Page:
A cemetery that celebrates life and death
Yi Hua clearly remembers the morning in 1998 when she arrived at an old building on the Bund wanting to consult with the Shanghai Film Association about the rebuilt monument to Ruan Lingyu, the most celebrated actress from the golden age of Chinese cinema in the 1930s.
Someone opened the door, and shortly after Yi explained she worked for a cemetery, she bashed her forehead on the solid teakwood door slowly closing in front of her. Her head immediately began to swell and tears dripped from her eyes. She silently walked away.
Not only did Yi’s head hurt but also her heart. She was then 30 years old in her third year working in the funeral and interment industry.
Now 52, she is chief brand officer of Fu Shou Yuan International Group. Recalling that embarrassing moment 22 years ago has kept her vigilant and determined to challenge prejudice.
Back in 1996, a job notice in the Xinmin Evening News aroused Yi’s curiosity.
“The company of such an old tradition chose a fashionable way to recruit, and I wanted to know more,” Yi recalled.
After working as a model in the fashion industry, then a white-collar worker in one of China’s first batches of foreign-funded companies, and later as marketing manager in the real estate industry, Yi joined Fushouyuan Cemetery that year, despite the objections of her parents and friends.
The day after her infamous run in with the teakwood door, Yi returned to the old building and met Ding Yulin, the secretary general of the film association. After a pleasant conversation, Ding introduced Yi to the chairman of the association, Zhang Ruifang, a famous Chinese actress.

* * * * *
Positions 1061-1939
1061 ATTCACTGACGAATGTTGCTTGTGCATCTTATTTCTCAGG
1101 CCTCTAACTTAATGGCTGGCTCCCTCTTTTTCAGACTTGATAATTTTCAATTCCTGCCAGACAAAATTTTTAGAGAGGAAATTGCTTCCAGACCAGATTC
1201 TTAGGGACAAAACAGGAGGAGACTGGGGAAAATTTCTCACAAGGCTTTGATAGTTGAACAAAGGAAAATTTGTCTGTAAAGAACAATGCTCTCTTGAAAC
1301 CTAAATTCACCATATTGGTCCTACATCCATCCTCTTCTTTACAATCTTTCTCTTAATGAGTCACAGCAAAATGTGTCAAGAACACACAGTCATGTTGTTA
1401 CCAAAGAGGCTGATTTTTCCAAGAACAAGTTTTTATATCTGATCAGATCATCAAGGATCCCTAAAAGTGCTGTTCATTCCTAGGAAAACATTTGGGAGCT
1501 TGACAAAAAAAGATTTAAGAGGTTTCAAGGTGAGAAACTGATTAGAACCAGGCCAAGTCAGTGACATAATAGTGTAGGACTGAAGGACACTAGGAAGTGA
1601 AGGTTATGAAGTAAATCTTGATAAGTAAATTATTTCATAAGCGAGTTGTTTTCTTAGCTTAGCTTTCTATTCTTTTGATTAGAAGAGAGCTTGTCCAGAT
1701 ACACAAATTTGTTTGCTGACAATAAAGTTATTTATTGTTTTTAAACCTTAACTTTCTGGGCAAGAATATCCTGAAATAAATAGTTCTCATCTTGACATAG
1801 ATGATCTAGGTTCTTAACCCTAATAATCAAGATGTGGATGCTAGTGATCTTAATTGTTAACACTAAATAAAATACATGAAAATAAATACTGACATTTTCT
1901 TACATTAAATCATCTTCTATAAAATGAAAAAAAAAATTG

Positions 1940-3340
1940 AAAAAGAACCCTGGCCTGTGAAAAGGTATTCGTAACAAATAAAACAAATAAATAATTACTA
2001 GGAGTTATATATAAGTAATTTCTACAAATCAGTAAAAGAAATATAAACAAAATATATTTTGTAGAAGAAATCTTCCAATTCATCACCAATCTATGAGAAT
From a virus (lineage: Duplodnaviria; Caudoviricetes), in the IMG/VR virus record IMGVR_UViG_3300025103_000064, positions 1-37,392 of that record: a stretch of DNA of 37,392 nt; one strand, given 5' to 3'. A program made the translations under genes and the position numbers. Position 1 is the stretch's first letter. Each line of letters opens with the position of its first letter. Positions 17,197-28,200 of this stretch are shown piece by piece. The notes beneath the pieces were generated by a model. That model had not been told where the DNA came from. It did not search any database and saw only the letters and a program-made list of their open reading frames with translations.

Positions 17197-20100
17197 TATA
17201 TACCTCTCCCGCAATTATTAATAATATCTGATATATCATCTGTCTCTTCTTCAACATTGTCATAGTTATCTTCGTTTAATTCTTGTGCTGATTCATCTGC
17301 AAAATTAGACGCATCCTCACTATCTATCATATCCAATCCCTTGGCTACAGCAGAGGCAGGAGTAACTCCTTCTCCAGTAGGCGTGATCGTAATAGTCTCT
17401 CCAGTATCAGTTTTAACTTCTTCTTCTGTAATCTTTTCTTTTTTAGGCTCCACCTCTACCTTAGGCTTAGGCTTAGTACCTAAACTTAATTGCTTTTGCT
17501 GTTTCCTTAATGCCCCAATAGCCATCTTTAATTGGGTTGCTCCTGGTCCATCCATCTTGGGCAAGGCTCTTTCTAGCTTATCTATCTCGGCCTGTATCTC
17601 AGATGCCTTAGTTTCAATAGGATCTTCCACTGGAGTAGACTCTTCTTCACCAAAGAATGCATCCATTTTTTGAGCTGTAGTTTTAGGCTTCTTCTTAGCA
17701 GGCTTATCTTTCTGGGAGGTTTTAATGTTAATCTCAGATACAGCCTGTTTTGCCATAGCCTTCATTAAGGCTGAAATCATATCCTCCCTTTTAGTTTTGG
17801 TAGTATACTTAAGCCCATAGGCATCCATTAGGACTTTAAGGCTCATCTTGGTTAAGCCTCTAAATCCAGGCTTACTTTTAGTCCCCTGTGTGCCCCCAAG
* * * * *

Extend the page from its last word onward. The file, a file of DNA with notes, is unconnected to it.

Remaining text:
In 1998, a sculpture of Ruan debuted in Qingpu District’s Fushouyuan Cemetery. With the help of Zhang, the area around Ruan became a final resting place for many Chinese performing-art celebrities, including Zhang herself.
Ruan’s project became one of Yi’s most important marketing pieces, winning awards in China and abroad.
“I was a newcomer in the trade, so I had no boundaries,” said Yi. After visiting foreign cemeteries in countries such as the United States, Australia, Japan and New Zealand, Yi realized a cemetery “is not only a place for the dead, but also a place to hold the memories of a city, even a country.”
She invited designers and sculptors to create tailor-made plots, landscapes and sculptures for both famous and ordinary people.
Some plots are reserved for those who performed great services for the country, such as military veterans, nationally known medal recipients and highly esteemed artists. There are also special areas for groups such as cancer-club members and body donors.
“We have a duty to take care of the past for the sake of future generations,” Yi said. “I’m always hoping I can make Fushouyuan a platform to showcase the humanistic practices of the city. Here is such a place full of sentiments that I should make it beautiful, because only beauty can help conquer the fear of death.”
After working for 10 years, Yi gradually became a spokeswoman in the interment field. In 2006, her parents visited the cemetery for the first time. During a coffee break, Yi’s father said, “You promised you would bring the interment industry to a grand place of elegance. Now you have done it! We are so proud of you.”
As Yi recalls, she was deeply moved by her parents’ support. “Prejudice can have a strong influence, but it is not impossible to change.”
Qingming Festival’s tradition of honoring ancestors by sweeping their tombs dates back more than 2,500 years. Last year, more than 2 million people visited Shanghai public cemeteries during the holiday.
According to Yi, the practice of burning joss sticks and paper — which leads to air pollution, cardiovascular diseases and other health problems — damaged the interment industry’s image. Since 2018, smoke-free has been promoted as a more ecologically friendly way to honor the dead.
“During the early years I worked here, people left about 30 tons of garbage a day during the Qingming Festival holidays,” Yi said. “You saw nothing but rubbish everywhere. But now, you see flowers, wish cards and yellow ribbons, and there are somber moments when you hear someone quietly playing music. We hope to make some innovations without destroying the old.”